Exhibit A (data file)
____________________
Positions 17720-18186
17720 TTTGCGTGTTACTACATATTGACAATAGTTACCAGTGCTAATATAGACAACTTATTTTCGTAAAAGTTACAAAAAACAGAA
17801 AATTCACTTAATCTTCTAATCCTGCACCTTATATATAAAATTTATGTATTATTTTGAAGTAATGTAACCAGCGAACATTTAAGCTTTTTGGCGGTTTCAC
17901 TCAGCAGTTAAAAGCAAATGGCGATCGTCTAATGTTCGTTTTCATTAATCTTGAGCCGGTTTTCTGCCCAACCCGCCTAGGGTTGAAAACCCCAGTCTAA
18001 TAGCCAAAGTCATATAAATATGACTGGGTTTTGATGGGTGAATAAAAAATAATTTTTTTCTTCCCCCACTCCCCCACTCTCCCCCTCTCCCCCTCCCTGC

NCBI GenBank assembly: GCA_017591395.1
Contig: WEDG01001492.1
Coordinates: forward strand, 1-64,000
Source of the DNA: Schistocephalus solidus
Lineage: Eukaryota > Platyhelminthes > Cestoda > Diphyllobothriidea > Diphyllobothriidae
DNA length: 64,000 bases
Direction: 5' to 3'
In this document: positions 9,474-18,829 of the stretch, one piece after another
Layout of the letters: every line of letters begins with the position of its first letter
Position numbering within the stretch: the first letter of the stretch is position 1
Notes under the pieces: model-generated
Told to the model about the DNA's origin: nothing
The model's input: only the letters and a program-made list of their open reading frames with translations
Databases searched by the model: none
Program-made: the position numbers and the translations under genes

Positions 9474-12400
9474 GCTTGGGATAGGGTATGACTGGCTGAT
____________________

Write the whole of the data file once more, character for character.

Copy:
Positions 17720-18186
17720 TTTGCGTGTTACTACATATTGACAATAGTTACCAGTGCTAATATAGACAACTTATTTTCGTAAAAGTTACAAAAAACAGAA
17801 AATTCACTTAATCTTCTAATCCTGCACCTTATATATAAAATTTATGTATTATTTTGAAGTAATGTAACCAGCGAACATTTAAGCTTTTTGGCGGTTTCAC
17901 TCAGCAGTTAAAAGCAAATGGCGATCGTCTAATGTTCGTTTTCATTAATCTTGAGCCGGTTTTCTGCCCAACCCGCCTAGGGTTGAAAACCCCAGTCTAA
18001 TAGCCAAAGTCATATAAATATGACTGGGTTTTGATGGGTGAATAAAAAATAATTTTTTTCTTCCCCCACTCCCCCACTCTCCCCCTCTCCCCCTCCCTGC

NCBI GenBank assembly: GCA_017591395.1
Contig: WEDG01001492.1
Coordinates: forward strand, 1-64,000
Source of the DNA: Schistocephalus solidus
Lineage: Eukaryota > Platyhelminthes > Cestoda > Diphyllobothriidea > Diphyllobothriidae
DNA length: 64,000 bases
Direction: 5' to 3'
In this document: positions 9,474-18,829 of the stretch, one piece after another
Layout of the letters: every line of letters begins with the position of its first letter
Position numbering within the stretch: the first letter of the stretch is position 1
Notes under the pieces: model-generated
Told to the model about the DNA's origin: nothing
The model's input: only the letters and a program-made list of their open reading frames with translations
Databases searched by the model: none
Program-made: the position numbers and the translations under genes

Positions 9474-12400
9474 GCTTGGGATAGGGTATGACTGGCTGAT